The very strange story of bunnies, baskets, colored eggs and ham.
This weekend is Easter. For Christians it is a religious holiday, celebrating Jesus’ triumph over death. Others may simply be celebrating the rites of spring, and children will be looking forward to the Easter Bunny.
So how did chocolate rabbits, Easter baskets and colorful eggs works their way into traditions of Easter? It’s possible that the name, Easter, is derived from the pagan goddess of spring and fertility, Eostre. According to folklore, Eostre found a bird dying from the cold and turned it into a rabbit so its fur would keep it warm. Since the rabbit was really a bird, it continued to lay eggs. In one version of the story the bird, after being converted into a rabbit, painted some of its eggs and gave them to Eostre as a token of love, loyalty and appreciation.
Dyeing Easter Eggs different colors seems to have an apocryphal connection to Christianity. One tradition suggests that Mary Magdalene, the first person to see the resurrected savior was holding an egg in the presence of a ruler who proclaimed that Jesus rising from the dead was as likely as an egg turning red. According to the folklore, the egg Mary was holding turned red as the ruler spoke these words.
The tradition of Easter eggs may have come out of the tradition of Lent. Lent is a period of 40 days which begins on Ash Wednesday and ends on Holy Saturday, the day before Easter Sunday. The forty days represents the time Jesus spent in the wilderness preparing for his ministry. While current Lenten practices have evolved and adapted to modern circumstances, Christians have historically prepared themselves spiritually during this 40-day period by abstaining from ordinary dietary items such as meat, eggs and milk. Anne Kathryn, author of, “An Inner Journey to Easter,” says, “For many years, Easter was known in Western Europe as Egg Sunday, for eating eggs on that day was one of its joys.”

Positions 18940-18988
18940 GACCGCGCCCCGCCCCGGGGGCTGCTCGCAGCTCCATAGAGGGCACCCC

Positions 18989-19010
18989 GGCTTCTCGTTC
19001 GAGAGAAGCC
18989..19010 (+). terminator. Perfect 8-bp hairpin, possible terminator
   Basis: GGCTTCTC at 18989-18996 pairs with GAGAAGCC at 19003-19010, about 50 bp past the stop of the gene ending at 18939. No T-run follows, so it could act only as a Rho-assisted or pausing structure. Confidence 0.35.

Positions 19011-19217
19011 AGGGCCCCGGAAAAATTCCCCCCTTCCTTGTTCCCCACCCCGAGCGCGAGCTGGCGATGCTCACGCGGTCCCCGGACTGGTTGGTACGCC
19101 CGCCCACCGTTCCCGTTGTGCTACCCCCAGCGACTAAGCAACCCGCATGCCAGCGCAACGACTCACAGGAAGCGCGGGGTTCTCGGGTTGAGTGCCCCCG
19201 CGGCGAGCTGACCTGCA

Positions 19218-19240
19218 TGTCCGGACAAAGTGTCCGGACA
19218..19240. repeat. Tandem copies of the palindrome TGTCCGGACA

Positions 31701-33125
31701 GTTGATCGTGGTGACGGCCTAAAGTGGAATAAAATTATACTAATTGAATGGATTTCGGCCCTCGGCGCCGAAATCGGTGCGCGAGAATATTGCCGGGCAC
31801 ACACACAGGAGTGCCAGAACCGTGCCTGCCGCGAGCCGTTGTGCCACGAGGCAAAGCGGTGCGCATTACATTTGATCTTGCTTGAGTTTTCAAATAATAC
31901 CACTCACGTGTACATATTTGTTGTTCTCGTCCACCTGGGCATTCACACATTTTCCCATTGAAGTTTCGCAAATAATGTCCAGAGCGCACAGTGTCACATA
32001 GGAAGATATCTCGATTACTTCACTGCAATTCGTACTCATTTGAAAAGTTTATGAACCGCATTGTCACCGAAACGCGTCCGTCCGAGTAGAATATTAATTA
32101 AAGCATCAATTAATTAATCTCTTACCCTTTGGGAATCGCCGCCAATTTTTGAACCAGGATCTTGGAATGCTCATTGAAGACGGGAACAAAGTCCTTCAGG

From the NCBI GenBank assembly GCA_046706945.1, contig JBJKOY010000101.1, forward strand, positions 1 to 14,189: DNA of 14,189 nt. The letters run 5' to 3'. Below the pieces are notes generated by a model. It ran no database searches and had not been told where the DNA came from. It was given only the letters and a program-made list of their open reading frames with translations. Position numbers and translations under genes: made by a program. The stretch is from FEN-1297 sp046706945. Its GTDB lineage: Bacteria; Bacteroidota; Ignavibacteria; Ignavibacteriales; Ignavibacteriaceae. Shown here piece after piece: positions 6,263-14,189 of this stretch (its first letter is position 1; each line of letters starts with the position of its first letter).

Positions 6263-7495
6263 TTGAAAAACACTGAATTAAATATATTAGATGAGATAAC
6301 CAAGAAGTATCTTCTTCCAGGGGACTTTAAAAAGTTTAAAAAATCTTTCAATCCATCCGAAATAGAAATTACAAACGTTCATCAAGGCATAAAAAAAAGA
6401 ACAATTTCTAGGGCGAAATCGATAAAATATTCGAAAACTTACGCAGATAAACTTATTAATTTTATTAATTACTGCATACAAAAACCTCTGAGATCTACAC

The tradition of chocolate eggs began in Germany and France in the 1800s and soon spread across Europe and eventually to the United States. In order to receive their candy eggs, children were told to make nests from hats or baskets for the Easter Bunny to leave the eggs in. Over time, this tradition has evolved into the current practice of using Easter baskets for the Easter Bunny to leave treats and toys.
Lamb is a traditional Easter food because it is part of the Passover meal that Jesus and his disciples ate at the last supper. Ham is an equally, if not more popular Easter food. The traditional of lamb is easy to trace. The other traditional Easter food, ham, is a little more obscure. It appears that the tradition of an Easter ham also traces its beginnings back to Eostre. History evidence traces the tradition back to 6th century Germany. Hunters would slay wild hogs in the forest in the fall and let them cure all winter. By spring, pork was often the only meat available for spring celebrations.
So why did so many Pagan traditions find their way into the Christian celebration of Easter? It’s likely that children played a role in incorporating the fun traditions of Easter into the holiday. Life and death are serious topics. Perhaps it started as a way to share these big issues in age-appropriate ways, using lighthearted symbols of animals and eggs.